“The finite amount of money in the DHS grant program must be spent wisely. … This money should never go to ‘looking cool,’” says @SBucci
Police agencies, however, can’t use DHS grant money to purchase weapons. Even so, Inserra noted, the grants have the effect of freeing up money budgeted elsewhere.
For example, if the budget of the St. Louis County Police Department included spending for ballistics vests and helmets, DHS grants covering that gear could allow the budgeted money to be applied to buy AR-15s and other firearms from private suppliers.
“The [DHS] funding enables them to purchase things the St. Louis Police Department needs,” Inserra said.
Taking Another Look
After Michael Brown, 18, was shot and killed Aug. 9 by Officer Darren Wilson, a six-year veteran of the Ferguson Police Department who is white, protests by black residents turned into violent riots and looting by some, prompting a muscular police response.
Media dispatches from Ferguson described or showed law enforcement officers wearing special vests and helmets, carrying AR-15s and accompanied by armored vehicles.
Events in Ferguson put a spotlight on the Department of Defense’s Excess Property Program, called 1033, which provides local and state police departments with surplus military equipment.
A review of images typically distributed by news media by Heritage’s Bucci found that little of the pictured equipment actually came from the 1033 program.
Still, Attorney General Eric Holder joined President Obama in calling for a review of the Pentagon initiative. In a formal statement, Holder said:
This equipment flowed to local police forces because they were increasingly being asked to assist in counterterrorism. But displays of force in response to mostly peaceful demonstrations can be counterproductive. It makes sense to take a look at whether military-style equipment is being acquired for the right purposes and whether there is proper training on when and how to deploy it.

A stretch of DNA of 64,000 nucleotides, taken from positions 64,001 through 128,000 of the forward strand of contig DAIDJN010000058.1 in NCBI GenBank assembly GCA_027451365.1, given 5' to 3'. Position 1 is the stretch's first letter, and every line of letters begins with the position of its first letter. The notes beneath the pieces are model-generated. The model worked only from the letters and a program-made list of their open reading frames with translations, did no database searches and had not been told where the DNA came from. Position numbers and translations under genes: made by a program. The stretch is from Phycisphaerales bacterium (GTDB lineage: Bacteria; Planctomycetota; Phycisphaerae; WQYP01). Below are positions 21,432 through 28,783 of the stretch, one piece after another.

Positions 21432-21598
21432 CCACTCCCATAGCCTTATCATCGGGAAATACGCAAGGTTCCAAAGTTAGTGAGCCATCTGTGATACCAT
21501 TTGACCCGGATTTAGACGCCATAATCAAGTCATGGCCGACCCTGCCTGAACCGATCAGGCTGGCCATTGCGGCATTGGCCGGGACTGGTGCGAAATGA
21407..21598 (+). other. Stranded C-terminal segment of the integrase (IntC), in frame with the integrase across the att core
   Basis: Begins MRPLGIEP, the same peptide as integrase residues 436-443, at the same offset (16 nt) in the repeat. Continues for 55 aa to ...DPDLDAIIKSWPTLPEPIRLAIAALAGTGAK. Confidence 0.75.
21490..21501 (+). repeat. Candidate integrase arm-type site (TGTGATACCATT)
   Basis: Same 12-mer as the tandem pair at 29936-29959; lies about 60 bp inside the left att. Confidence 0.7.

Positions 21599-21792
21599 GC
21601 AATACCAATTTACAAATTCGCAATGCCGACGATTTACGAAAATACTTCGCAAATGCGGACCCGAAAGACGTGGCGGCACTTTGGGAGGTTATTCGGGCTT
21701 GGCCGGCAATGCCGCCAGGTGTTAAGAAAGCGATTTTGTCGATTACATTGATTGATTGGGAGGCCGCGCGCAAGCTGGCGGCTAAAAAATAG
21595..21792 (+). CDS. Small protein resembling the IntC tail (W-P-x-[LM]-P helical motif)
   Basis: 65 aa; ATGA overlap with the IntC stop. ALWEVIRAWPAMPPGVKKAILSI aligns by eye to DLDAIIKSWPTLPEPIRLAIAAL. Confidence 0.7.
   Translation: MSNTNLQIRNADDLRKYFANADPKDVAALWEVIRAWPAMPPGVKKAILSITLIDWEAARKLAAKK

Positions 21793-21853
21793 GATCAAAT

Leadership and Responsibility
Inserra and Bucci agreed the issue emerging from events in Ferguson is not that police departments have the disputed “military-style” equipment, but the way in which it is used.
The issue isn’t that police departments have disputed ‘military-style equipment,’ but the way in which it is used.
“Leadership and responsibility are the keys,” Bucci said.
In a recent briefing, Rear Adm. John Kirby, the Pentagon press secretary, told reporters that it is “up to local law enforcement to determine how and when and where and under what circumstances they use excess military equipment.” Kirby said:
We have rigorous compliance and accountability standards, and biannually, the Defense Logistics Agency spot-checks many of these local law enforcement agencies in the state to make sure that they’re keeping proper accountability inventorying — keeping an inventory of the equipment. But we do not legislate, we don’t mandate any kind of certain use. That is up to local law enforcement.